Soon after, a woman named Strawberry Saroyan (granddaughter of writer William Saroyan) wrote a long letter to the New York Times about her experiences with a fruit-name. Here are some highlights:
- Strawberry found it helpful to be raised in a “tiny California beach community full of poets, peppered with lots of other kids with unconventional names.” Her younger sister was named Cream, and other kids were named Ivory, Shelter, Wonder, Ocean, Raspberry and Echo.
What were they going to do, make fun of me? They did, but I could bite back. I’ll never forget the terror as Cream and I awaited the arrival of Wonder’s mother to speak with ours because we had been calling her daughter Wonder Bread.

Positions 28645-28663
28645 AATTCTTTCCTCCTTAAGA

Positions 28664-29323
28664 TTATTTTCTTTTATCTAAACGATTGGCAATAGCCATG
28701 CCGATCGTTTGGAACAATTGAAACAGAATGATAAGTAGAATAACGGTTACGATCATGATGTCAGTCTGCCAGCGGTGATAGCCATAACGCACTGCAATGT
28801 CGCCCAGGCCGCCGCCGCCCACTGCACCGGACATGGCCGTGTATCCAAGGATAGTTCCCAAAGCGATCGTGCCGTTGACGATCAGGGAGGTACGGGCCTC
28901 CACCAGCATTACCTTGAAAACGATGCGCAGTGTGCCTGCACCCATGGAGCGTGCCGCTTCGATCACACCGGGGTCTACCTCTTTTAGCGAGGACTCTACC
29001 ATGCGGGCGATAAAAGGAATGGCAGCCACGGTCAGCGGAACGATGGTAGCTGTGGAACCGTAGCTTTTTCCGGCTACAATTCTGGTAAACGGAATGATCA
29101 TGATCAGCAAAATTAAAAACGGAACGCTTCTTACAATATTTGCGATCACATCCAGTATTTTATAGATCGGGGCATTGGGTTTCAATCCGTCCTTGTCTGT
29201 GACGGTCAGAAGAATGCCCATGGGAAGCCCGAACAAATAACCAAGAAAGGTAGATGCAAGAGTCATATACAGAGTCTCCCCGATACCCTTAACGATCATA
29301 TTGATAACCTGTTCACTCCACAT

- When Strawberry was 13, her family moved to a “super-preppy” town in Connecticut. “I had little choice but to change my name, a shift that stuck for three years (I chose Cara).”
- One of the reasons Strawberry now likes her name is that it serves as an ice-breaker, “especially in the company of other people from well-known families.”
Once when I was in the offices of George magazine, John F. Kennedy Jr. shook my hand enthusiastically. “Strawberry? Tell me about your parents!” The irony seemed delightful: How often had he, perhaps the most famous progeny in the world, gotten to say those words? I wanted to throw the question back at him: what were J.F.K. and Jackie like? But I restrained myself.
Here’s the full letter: “Named for a Fruit? Make Juice.” (New York Times, 30 May 2004)